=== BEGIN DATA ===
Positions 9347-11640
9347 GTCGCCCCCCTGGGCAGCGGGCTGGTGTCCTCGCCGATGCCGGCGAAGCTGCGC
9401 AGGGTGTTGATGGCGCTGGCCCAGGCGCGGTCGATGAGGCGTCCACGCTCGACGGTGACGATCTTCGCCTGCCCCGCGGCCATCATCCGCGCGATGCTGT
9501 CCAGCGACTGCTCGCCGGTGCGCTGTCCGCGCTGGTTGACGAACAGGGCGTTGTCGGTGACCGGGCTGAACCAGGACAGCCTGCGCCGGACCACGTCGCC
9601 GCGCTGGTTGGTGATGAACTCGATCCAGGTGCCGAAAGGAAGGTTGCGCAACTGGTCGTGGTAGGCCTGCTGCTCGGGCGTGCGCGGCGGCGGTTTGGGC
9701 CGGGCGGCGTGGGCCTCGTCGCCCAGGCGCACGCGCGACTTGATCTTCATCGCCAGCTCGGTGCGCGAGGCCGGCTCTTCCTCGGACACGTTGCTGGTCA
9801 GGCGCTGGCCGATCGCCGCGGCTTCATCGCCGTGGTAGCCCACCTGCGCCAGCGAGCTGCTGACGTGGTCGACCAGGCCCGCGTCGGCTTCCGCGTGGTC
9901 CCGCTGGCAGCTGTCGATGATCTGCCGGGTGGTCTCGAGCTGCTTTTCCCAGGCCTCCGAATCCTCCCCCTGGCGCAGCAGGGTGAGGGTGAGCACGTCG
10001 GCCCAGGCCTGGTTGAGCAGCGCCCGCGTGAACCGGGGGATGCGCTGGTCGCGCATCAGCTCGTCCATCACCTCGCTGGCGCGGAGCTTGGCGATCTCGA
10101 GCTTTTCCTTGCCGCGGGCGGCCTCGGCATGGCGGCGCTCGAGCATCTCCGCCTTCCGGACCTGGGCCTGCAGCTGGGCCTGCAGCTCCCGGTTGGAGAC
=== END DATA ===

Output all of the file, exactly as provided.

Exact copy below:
Positions 9347-11640
9347 GTCGCCCCCCTGGGCAGCGGGCTGGTGTCCTCGCCGATGCCGGCGAAGCTGCGC
9401 AGGGTGTTGATGGCGCTGGCCCAGGCGCGGTCGATGAGGCGTCCACGCTCGACGGTGACGATCTTCGCCTGCCCCGCGGCCATCATCCGCGCGATGCTGT
9501 CCAGCGACTGCTCGCCGGTGCGCTGTCCGCGCTGGTTGACGAACAGGGCGTTGTCGGTGACCGGGCTGAACCAGGACAGCCTGCGCCGGACCACGTCGCC
9601 GCGCTGGTTGGTGATGAACTCGATCCAGGTGCCGAAAGGAAGGTTGCGCAACTGGTCGTGGTAGGCCTGCTGCTCGGGCGTGCGCGGCGGCGGTTTGGGC
9701 CGGGCGGCGTGGGCCTCGTCGCCCAGGCGCACGCGCGACTTGATCTTCATCGCCAGCTCGGTGCGCGAGGCCGGCTCTTCCTCGGACACGTTGCTGGTCA
9801 GGCGCTGGCCGATCGCCGCGGCTTCATCGCCGTGGTAGCCCACCTGCGCCAGCGAGCTGCTGACGTGGTCGACCAGGCCCGCGTCGGCTTCCGCGTGGTC
9901 CCGCTGGCAGCTGTCGATGATCTGCCGGGTGGTCTCGAGCTGCTTTTCCCAGGCCTCCGAATCCTCCCCCTGGCGCAGCAGGGTGAGGGTGAGCACGTCG
10001 GCCCAGGCCTGGTTGAGCAGCGCCCGCGTGAACCGGGGGATGCGCTGGTCGCGCATCAGCTCGTCCATCACCTCGCTGGCGCGGAGCTTGGCGATCTCGA
10101 GCTTTTCCTTGCCGCGGGCGGCCTCGGCATGGCGGCGCTCGAGCATCTCCGCCTTCCGGACCTGGGCCTGCAGCTGGGCCTGCAGCTCCCGGTTGGAGAC